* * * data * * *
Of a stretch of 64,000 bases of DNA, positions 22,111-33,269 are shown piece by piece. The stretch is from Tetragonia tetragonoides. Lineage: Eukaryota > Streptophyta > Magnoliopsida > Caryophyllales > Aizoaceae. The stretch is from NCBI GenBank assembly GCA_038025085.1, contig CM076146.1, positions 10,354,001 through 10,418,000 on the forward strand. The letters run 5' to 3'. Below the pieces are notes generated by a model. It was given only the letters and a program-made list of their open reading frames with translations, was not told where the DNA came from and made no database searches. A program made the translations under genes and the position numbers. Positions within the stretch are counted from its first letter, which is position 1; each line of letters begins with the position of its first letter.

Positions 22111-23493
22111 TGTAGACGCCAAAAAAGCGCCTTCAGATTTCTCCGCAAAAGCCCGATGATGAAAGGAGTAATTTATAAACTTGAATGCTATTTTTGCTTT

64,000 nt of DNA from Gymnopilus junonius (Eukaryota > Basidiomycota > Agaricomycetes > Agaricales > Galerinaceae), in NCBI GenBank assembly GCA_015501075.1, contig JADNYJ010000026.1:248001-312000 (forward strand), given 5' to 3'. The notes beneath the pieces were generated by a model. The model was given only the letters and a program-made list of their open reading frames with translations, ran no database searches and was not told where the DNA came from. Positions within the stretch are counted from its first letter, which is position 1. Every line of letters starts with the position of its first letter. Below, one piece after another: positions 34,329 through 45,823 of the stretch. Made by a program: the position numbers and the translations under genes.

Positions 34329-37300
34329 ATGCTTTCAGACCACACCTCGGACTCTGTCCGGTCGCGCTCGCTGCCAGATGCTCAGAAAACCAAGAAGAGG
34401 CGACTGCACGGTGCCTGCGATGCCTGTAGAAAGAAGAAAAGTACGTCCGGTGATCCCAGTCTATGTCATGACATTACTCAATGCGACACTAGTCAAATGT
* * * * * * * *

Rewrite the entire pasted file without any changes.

Of a stretch of 64,000 bases of DNA, positions 22,111-33,269 are shown piece by piece. The stretch is from Tetragonia tetragonoides. Lineage: Eukaryota > Streptophyta > Magnoliopsida > Caryophyllales > Aizoaceae. The stretch is from NCBI GenBank assembly GCA_038025085.1, contig CM076146.1, positions 10,354,001 through 10,418,000 on the forward strand. The letters run 5' to 3'. Below the pieces are notes generated by a model. It was given only the letters and a program-made list of their open reading frames with translations, was not told where the DNA came from and made no database searches. A program made the translations under genes and the position numbers. Positions within the stretch are counted from its first letter, which is position 1; each line of letters begins with the position of its first letter.

Positions 22111-23493
22111 TGTAGACGCCAAAAAAGCGCCTTCAGATTTCTCCGCAAAAGCCCGATGATGAAAGGAGTAATTTATAAACTTGAATGCTATTTTTGCTTT

64,000 nt of DNA from Gymnopilus junonius (Eukaryota > Basidiomycota > Agaricomycetes > Agaricales > Galerinaceae), in NCBI GenBank assembly GCA_015501075.1, contig JADNYJ010000026.1:248001-312000 (forward strand), given 5' to 3'. The notes beneath the pieces were generated by a model. The model was given only the letters and a program-made list of their open reading frames with translations, ran no database searches and was not told where the DNA came from. Positions within the stretch are counted from its first letter, which is position 1. Every line of letters starts with the position of its first letter. Below, one piece after another: positions 34,329 through 45,823 of the stretch. Made by a program: the position numbers and the translations under genes.

Positions 34329-37300
34329 ATGCTTTCAGACCACACCTCGGACTCTGTCCGGTCGCGCTCGCTGCCAGATGCTCAGAAAACCAAGAAGAGG
34401 CGACTGCACGGTGCCTGCGATGCCTGTAGAAAGAAGAAAAGTACGTCCGGTGATCCCAGTCTATGTCATGACATTACTCAATGCGACACTAGTCAAATGT